Let the Trainman games begin!

Here we are for yet plenty of fun weekends on the rails here at the Florida Railroad Museum!  Sounds like a great time to get a jump start on the more responsibilities that are to come as far as being on the train crew is concerned. 

It’s Saturday morning, 18 January 2014.  Believe me, it was a nice yet cold morning in the Willow yard as I got ready to meet the day’s crew including the conductor for our regular train rides.  Just after I put my stuff away in the ACL 250 lounge car I got a preview of more responsibilities that are yet to come being a train crew volunteer.

When we returned from our two week hiatus over the holidays, I finally became a certified Car Host, which essentially paves the way for me to train to move myself up in the volunteer train crew hierarchy, and that would be Trainman.  Now I don’t have to write the word “training” as a Car Host in my service record!

That said, let the Trainman games begin.

My first task was to start the generator in the ACL 250 car.  Starting it is very simple, but you got to know what you are doing.  First, unplug the extension cord in order to avoid backfeed when the generator is started.  Second, check the oil level in the generator to see if it’s sufficient, which it is.  Third, flip the switch and wait for the lights to flash.  Fourth, press the Manual button and hold until the generator starts.

In two seconds, the generator springs to life.  So far so good!

Finally, flip the breaker switch to the left of the generator.  That turns on the heater on board the ACL 250, which was desperately needed due to the bitter cold weather outside.  Within a few minutes we had a comfortable temperature in the ACL 250!

And one more thing:  Plug the cord into the receptacle on board.  Now we’re ready to go!

Time for me to go back inside the train and review the conductor’s logs.  Make sure that the cars have been filled with water, which has already been taken care of.

Once we were on our way south to Parrish, I get my next responsibility while under the supervision of a certified Trainman on duty:  Operating the tail hose while we are in a reversing mode from Willow to Parrish.  First order of the day was for me to connect the tail hose to the rear of the train:

1.  Connect the tail hose to the air hose.
2.  Open the angle cock, a valve that permits air to pass through.
3.  Test the tail hose when air pressure from the locomotive is good.

Then it was back on the train for the six and a half mile trip to Parrish.  Using my radio, I have to communicate to the engineer all the mile posts from Willow to Parrish:

Mile Post 855.  Clear track.
Mile Post 856.  Clear track.
Mile Post 857 (Nichols).  Clear track.

Then I get my next task as we approach Mile Post 858:  How many cars to Dickey Road?  As we had five cars in our consist calling those car lengths can get a little tricky at first, but it takes practice.  And practice I must.

So, I prepare myself for Dickey Road 1,500 feet prior at the whistle board.  After all, this is equivalent to around 15 cars; after all, a typical passenger railroad car is 85 feet.

Get to a landmark and announce on the radio to the engineer:

Five cars to Dickey Road.
Four cars.
Three cars.
Two cars.
One car.


Clear Dickey Road, clear track southbound.  Sound the tail hose whistle in the format of Morse Code Q, long, long, short and long – the last long is sounded on the crossing itself.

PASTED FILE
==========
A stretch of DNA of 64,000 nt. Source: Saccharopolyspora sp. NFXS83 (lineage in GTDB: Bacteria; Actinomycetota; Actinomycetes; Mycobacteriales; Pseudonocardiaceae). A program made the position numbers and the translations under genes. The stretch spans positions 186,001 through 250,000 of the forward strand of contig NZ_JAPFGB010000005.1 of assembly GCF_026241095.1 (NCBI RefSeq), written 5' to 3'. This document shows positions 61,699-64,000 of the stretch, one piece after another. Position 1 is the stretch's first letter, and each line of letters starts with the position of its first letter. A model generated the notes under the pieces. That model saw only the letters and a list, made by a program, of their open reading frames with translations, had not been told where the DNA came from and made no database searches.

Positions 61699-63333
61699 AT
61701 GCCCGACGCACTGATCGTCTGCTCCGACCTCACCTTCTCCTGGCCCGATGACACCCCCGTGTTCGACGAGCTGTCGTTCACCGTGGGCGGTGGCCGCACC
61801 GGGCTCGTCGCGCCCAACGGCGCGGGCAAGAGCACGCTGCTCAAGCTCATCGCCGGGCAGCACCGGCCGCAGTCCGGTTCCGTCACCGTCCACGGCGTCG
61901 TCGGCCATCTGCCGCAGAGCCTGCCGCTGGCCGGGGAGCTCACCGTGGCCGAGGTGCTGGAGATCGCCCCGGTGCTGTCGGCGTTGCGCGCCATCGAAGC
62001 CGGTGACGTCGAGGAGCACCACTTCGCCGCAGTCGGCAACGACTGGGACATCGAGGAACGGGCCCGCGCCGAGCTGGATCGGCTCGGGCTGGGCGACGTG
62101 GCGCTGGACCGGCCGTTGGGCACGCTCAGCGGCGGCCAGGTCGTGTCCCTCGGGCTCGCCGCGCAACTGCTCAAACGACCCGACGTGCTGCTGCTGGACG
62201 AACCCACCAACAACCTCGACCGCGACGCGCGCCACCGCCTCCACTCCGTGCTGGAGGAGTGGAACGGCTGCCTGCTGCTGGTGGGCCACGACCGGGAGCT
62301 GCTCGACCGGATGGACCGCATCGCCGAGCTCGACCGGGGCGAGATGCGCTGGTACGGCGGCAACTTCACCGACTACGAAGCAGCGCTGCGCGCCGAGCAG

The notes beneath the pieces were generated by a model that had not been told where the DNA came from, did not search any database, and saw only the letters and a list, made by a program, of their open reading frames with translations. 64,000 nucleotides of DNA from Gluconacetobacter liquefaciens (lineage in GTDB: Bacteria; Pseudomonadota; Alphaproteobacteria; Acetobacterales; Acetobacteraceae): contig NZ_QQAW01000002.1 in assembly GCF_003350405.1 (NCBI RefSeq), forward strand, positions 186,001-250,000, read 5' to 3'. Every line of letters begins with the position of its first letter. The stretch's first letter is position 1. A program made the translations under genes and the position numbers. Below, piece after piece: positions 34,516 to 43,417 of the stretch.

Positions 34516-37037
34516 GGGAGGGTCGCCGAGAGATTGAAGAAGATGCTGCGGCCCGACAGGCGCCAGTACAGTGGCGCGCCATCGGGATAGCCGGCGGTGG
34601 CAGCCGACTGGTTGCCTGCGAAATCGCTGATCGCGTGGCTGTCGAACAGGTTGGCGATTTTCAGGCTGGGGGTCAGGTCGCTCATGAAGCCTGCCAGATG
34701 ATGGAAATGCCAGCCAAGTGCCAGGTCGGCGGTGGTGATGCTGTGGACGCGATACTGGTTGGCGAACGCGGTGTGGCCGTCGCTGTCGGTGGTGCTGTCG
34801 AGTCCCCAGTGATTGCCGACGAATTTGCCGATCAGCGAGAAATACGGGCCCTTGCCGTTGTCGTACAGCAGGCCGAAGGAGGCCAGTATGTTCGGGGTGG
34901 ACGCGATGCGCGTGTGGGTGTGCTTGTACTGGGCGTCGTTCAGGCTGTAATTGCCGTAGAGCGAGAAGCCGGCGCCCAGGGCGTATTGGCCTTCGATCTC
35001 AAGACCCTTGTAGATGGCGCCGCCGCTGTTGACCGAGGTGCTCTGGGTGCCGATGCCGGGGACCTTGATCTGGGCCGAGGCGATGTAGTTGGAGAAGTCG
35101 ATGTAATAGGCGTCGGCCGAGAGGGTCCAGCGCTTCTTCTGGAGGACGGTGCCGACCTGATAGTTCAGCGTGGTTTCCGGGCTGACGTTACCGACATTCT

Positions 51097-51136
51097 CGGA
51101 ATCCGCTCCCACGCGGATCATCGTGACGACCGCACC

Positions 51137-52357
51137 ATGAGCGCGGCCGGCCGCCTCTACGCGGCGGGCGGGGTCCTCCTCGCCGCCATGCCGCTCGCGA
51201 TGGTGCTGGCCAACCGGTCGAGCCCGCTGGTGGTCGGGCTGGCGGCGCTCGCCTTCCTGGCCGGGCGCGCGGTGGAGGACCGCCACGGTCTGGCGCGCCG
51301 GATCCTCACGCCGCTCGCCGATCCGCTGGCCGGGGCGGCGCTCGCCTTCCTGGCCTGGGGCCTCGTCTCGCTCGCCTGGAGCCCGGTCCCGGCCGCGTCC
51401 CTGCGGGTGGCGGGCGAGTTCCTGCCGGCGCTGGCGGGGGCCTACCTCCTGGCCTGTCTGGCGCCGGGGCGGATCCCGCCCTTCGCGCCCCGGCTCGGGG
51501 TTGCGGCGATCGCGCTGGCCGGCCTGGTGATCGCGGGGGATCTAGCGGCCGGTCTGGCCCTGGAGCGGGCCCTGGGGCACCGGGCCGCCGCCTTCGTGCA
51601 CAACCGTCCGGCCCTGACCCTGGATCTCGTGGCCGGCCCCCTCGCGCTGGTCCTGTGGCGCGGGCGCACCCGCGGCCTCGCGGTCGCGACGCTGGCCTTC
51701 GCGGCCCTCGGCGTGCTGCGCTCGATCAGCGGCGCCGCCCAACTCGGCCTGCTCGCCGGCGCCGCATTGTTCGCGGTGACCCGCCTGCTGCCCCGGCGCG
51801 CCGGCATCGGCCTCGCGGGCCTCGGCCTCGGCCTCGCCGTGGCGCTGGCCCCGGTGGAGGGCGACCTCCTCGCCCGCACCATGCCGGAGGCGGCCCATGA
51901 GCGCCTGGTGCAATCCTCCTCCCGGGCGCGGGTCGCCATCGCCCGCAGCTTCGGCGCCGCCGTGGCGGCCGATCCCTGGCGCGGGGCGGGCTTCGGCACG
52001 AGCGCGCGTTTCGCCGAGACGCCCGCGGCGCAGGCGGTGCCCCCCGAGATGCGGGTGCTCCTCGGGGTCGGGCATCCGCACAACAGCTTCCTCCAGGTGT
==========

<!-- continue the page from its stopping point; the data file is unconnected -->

My car counts were good on the first try, but I still need practice.  Continue south to Parrish.

Into the curve.  Once out of the curve, go on the radio and tell the engineer “out of the curve, clear track”.

Mile Post 859 clear track.  Engineer replies clear track.  (We’re under the Florida Power & Light power lines coming from the Manatee Power Plant here).

Next up, the Parrish switch where we store our cabooses on the side track near the Parrish station.  Do the car length calls again:

Five cars to the Parrish switch.
Four cars.
Three cars.
Two cars.
One car.


Clear Parrish switch, clear track to standing equipment.  Standing equipment?

Yes, there is standing equipment on the right hand side as you approach Parrish coming south.  First, you got the two cabooses, then the Bradenton sleeper and the ticket office/gift shop.  Get on radio and advise of standing equipment.

Once past the standing equipment, the conductor takes control of the train as we approach the Parrish ramp.  I pass control of the train over to the conductor so that the train can be properly lined up with the ramp.

After we align with the ramp properly, we come to a stop in Parrish.  My next task is to disconnect the tail hose from the air hose, but I have to call the engineer for a three step prior to turning the angle cock closed.

Three step?  What is a three step?

Well, a three step is a Trainman’s best friend as far as safety is concerned.  When a three step is called, the engineer will do the following in the locomotive:

1.  Set the generator field switch off.
2.  Apply the independent brake.
3.  Set the reverser in neutral.

Now that three step is applied, I can go ahead and turn the angle cock the other way to closed so that I can remove the tail hose.  Turn the angle cock closed and wait a minute or two.  Then disconnect the tail hose from the air hose.  Mission accomplished, return tail hose to conductor’s office!

Don’t forget to release the three step when done!  It’s simple as calling the engineer on the radio and requesting the three step release.

Back on board, I change gears into my certified Car Host mode and head to my assigned car, ready to take on the morning’s passengers!

To be continued…

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